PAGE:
Even to them I will give in My house And within My walls a place and a name Better than that of sons and daughters; I will give them an everlasting name That shall not be cut off. 6 Also the sons of the foreigner Who join themselves to the Lord, to serve Him, And to love the name of the Lord, to be His servants—Everyone who keeps from defiling the Sabbath, And holds fast My covenant—7 Even them I will bring to My holy mountain, And make them joyful in My house of prayer. Their burnt offerings and their sacrifices Will be accepted on My altar; For My house shall be called a house of prayer for all nations. 8 The Lord God, who gathers the outcasts of Israel, says, Yet I will gather to him Others besides those who are gathered to him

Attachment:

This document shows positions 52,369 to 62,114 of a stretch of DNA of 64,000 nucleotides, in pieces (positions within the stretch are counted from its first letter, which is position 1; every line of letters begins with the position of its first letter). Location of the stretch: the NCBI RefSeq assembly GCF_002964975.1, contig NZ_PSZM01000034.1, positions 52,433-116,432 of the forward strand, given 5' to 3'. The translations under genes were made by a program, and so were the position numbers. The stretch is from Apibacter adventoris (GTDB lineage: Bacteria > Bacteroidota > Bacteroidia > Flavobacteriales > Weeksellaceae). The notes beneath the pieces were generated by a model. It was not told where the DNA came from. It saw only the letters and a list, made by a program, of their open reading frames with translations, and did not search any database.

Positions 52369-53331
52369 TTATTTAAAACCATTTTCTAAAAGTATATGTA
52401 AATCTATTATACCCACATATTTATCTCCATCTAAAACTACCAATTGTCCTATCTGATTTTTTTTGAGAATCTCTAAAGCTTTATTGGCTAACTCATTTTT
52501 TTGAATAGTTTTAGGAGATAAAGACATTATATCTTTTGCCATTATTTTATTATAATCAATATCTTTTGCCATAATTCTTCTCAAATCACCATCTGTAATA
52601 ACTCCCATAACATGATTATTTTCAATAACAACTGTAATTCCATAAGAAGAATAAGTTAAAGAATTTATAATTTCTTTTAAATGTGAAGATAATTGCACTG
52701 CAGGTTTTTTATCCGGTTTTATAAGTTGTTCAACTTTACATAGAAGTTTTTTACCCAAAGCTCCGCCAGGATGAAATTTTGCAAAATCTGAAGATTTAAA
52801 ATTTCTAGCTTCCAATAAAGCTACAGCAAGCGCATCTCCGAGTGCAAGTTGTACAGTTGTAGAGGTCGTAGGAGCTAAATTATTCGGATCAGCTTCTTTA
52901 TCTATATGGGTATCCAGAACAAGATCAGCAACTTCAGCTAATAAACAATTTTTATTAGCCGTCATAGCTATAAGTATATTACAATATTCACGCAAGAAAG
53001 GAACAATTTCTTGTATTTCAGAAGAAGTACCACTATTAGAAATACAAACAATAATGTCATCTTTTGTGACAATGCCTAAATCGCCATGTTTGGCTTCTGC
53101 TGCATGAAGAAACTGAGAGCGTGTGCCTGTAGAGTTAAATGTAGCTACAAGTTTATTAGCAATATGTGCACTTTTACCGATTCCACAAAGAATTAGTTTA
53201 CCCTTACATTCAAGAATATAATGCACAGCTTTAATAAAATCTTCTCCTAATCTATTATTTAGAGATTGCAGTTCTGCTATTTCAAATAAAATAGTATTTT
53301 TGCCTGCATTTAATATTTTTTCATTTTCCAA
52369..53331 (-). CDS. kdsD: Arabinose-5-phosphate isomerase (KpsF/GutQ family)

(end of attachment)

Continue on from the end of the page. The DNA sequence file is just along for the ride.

Isa 60:3,5
3The Gentiles shall come to your light, And kings to the brightness of your rising (Rev 21:24-New Jerusalem)

5Then you shall see and become radiant, And your heart shall swell with joy; Because the abundance of the sea shall be turned to you, The wealth of the Gentiles shall come to you (Rev 21:26-New Jerusalem)

Jer 3:17
At that time Jerusalem shall be called The Throne of the Lord, and all the nations shall be gathered to it, to the name of the Lord, to Jerusalem. No more shall they follow the dictates of their evil hearts

You said
“This is what I interpret: at the moment of the resurrection of the just, death shall be defeated and there wil be no more death”

Again, Irreconcilable passages if your premise is true
Isa 65:17-25